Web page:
If the velocities are inconsistent, you’ll be stuck trying to figure out why you’re shooting consistently inconsistent. Get it? The most common thing to mess up your shotshell velocity is damp or wet powder. If this happens, shot pellets that should fire at say, 1,300 fps, may only travel at 1,100 fps and you could miss.
Winchester has solved the damp powder problem for waterfowlers with the patented Drylok system and lacquered primer. Moisture is sealed out from the powder compartment with the Drylok powder cup and the hull with the lacquered primer.
This gives you bone dry powder, shot after shot – even if you drop your shells in the bottom of your boat.
From air guns to magnums, if it goes “bang,” then according to the laws of physics, there will be recoil – no matter how much or how little you feel. Recoil is perhaps the first challenge you must learn to deal with as a first-time shooter. So what does the average Joe need to know? Well, everyone should know that felt recoil comes from several factors: shell or cartridge, gun fit, gun design, action type, and user technique. For the purposes of this article, we’re going to stick to ammunition and how it affects recoil.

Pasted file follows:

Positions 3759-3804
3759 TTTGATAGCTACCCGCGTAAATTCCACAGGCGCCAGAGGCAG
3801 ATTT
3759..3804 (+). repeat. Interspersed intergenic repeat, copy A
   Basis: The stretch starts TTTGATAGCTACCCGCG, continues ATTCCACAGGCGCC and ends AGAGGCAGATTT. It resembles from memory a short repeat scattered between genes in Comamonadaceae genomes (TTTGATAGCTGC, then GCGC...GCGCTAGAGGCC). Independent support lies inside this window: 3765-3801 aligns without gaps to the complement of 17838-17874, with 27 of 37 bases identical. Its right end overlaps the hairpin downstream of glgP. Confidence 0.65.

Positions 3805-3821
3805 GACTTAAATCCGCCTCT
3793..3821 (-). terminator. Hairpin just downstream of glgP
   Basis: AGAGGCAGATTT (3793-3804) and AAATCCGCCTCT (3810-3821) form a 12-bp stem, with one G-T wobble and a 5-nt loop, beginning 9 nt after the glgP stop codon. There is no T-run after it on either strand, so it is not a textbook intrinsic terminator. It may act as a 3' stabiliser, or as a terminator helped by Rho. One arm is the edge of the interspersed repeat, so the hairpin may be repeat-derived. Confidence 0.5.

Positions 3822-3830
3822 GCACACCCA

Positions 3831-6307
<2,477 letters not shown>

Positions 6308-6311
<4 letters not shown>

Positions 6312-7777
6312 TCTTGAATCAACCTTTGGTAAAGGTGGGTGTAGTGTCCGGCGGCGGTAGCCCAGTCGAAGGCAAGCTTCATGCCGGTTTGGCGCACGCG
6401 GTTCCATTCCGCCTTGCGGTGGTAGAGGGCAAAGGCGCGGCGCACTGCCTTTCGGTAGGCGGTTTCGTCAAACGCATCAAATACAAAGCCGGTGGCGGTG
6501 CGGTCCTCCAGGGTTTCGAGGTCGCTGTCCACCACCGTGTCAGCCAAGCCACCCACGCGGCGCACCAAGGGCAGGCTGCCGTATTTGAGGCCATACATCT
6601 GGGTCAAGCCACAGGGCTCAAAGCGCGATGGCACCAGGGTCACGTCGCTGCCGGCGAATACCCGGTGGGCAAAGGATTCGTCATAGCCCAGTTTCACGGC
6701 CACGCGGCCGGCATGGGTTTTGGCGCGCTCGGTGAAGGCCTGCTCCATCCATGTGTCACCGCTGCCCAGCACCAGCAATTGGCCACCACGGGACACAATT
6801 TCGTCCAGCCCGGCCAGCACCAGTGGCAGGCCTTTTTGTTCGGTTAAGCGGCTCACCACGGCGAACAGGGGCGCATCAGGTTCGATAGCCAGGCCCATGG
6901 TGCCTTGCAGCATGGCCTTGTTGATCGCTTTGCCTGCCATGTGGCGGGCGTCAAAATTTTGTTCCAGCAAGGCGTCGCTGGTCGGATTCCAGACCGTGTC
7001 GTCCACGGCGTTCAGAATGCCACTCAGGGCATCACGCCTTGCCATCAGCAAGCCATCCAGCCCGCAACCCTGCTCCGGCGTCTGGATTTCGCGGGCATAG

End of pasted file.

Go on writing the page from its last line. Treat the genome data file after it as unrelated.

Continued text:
To understand how ammo contributes to recoil, the most important number to note is the muzzle velocity and the bullet weight of a cartridge. In comparing two cartridges with equal bullet weights, recoil will be higher for the cartridge with higher velocity. For equal velocities, recoil will be greater for the cartridge with a heavier bullet weight.
Be sure to visit Winchester.com and visit the ‘Live the Legends’ blog to keep up with all things Winchester – including new product information, events, hunting stories, images, videos and more.
About Winchester Ammunition
With a company heritage dating back to 1866, Winchester Ammunition was there for the taming of the American West, the Allied Forces’ victory in World War II and through the years, millions of fond memories made in the great outdoors. Known as The American Legend, Winchester is a global leader in sporting, law enforcement, military and personal defense ammunition production. Winchester continues to raise the bar with new products like Blind Side® waterfowl and PDX1 Defender personal defense ammunition. For more, visit Winchester.com.
Images: Ryan Kirby www.ryankirbyillustration.com